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A New Easy-change Gear

25th November 1932
Page 49
Page 49, 25th November 1932 — A New Easy-change Gear
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from the U.S.A.

ADEVICE named the Synchro-Shift for facilitating gear changing has'been developed in America by the Spicer Manufacturing Corporation for use in conjunction with the Brown-Lipe transmission on commercial vehicles, and is of interest, apart from the most ingenious mechanism it incorporates, by reason of its resemblance to a recently introduced British system, viz., the Dennis easy-change gear, which was fully described in the issue of The Commercial Motor dated October 28.

The principle is identical, insofar as the transmission is disconnected during the change by a dog clutch at the rear, and that the gearwheels are brought to a standstill by a clutch brake. A vacuum cylinder, too, is employed in the Spicer system, but only to operate the dog clutch, the disengagement of the friction clutch and the gear shift being accomplished by muscular effort, and the vacuum valve controlled mechanically.

The accompanying diagram of the general arrangement shows how the clutch and gear operation automatically actuate the valve, which causes movement of the piston (1) to the left. This movement disengages the dog clutch by sliding the inner member (2) out of mesh with the fixed member (3), the sliding member being retained in the disengaged position by the catch (4), but ell ready to mesh by pressure of the spring (5), so soon as the catch is released. The dogs, therefore, remain disengaged until after the gear change has been made and the friction clutch has taken up the drive again.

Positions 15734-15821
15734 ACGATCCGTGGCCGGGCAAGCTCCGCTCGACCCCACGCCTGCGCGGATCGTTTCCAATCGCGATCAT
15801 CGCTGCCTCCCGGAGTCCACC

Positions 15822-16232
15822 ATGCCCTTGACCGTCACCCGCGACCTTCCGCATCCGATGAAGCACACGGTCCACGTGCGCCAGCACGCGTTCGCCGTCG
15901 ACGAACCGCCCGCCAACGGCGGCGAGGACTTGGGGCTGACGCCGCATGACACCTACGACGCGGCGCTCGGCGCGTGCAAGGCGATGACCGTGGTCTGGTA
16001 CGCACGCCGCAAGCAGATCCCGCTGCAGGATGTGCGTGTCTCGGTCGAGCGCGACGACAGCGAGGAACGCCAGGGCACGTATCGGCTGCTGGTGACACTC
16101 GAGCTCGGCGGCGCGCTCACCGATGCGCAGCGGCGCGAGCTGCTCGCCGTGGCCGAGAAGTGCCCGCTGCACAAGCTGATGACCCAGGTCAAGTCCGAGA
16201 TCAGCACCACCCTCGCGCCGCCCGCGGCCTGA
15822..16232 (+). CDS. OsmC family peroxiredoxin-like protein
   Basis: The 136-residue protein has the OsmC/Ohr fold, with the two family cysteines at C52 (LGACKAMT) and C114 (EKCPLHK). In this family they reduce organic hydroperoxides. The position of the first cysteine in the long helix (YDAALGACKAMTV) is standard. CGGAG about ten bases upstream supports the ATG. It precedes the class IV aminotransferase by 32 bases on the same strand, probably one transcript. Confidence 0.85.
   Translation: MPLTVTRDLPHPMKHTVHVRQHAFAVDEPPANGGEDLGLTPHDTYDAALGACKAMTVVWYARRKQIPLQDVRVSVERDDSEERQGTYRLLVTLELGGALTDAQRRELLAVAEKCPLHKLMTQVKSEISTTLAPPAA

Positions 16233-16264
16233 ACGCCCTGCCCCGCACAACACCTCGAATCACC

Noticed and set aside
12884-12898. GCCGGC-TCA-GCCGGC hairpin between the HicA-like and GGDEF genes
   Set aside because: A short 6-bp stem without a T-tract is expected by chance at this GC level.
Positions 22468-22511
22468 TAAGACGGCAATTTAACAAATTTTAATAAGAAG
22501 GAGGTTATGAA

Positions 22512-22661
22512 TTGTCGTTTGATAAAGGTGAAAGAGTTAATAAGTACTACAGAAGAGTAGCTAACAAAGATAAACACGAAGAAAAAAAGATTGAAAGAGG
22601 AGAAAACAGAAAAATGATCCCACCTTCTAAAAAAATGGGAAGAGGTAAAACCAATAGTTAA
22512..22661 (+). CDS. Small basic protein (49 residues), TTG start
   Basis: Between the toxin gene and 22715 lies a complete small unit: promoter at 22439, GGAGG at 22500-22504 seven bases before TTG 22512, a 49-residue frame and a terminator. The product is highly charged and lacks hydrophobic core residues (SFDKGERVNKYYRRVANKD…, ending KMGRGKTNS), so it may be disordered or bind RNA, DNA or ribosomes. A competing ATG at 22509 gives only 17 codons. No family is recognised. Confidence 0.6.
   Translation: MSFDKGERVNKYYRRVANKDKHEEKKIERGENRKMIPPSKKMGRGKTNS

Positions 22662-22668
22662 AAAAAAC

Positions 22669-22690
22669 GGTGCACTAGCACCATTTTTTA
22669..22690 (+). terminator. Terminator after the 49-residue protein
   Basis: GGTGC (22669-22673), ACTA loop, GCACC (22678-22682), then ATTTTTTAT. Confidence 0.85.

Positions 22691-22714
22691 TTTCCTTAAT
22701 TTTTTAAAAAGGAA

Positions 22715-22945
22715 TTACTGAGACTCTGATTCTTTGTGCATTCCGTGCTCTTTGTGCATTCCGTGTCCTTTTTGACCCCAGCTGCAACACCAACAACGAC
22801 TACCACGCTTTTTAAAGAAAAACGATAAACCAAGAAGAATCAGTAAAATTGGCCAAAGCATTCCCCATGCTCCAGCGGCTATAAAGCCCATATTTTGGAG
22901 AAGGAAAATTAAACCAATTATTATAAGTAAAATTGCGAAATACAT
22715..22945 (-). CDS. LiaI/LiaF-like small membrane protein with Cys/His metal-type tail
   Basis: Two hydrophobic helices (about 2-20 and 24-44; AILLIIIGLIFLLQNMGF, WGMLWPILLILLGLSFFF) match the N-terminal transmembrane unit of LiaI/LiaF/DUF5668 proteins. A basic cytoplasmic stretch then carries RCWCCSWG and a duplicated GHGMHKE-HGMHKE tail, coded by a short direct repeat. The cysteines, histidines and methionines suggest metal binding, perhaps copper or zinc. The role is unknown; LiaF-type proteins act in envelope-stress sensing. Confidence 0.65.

The novel feature of the mechanism is the system employed to make use of the synchronization of the speeds of the units of the dog clutch to bring them into re-engagement.

The complete dog-clutch mechanism is housed in a drum (6) which is splined to the outside of the dog (3). Splined internally to the drum and externally to the sliding dog is a simple over-running free wheel (7), the function of which is not to transmit the drive to the road wheels but simply to release the catch (4) at the crucial moment.

So long as the tailshaft is turning faster than the gearbox mainehaft, the free-wheel outer ring is over-running. So soon, however' as the engine accelerates and brings the speed of the mainshaft up to that of the tailshaft, the two parts of the free wheel turn as a unit. This point in the cycle of operations is immediately followed by a tendency for the free wheel to transmit the drive, which it attempts to do through the wedge-shaped dogs separating the'two parts of which its outer member is composed.

The natural consequence is for the two parts (marked 8 and 9 in the detail drawing) to move apart axially. In doing so, 8 exerts a thrust on the left end of the drum (6) against the springs (10). The ensuing motion of the drum to the left is transmitted by a lever (11) to the catch (4), which releases the sliding member and the dogs then mesh with one another.

To render the free wheel inoperative when using reverse gear, the fulcrum for the lever (12) which actuates tbe vacuum valve is brought, by the engagement of reverse, into such a position that the lever cannot depress the valve rod; this is accomplished by forming the fulcrum on a lug attached to the right end of the reverse-gear selector rod.

We are indebted to our American contemporary Automotive Industries, for the details of this interesting new gear.


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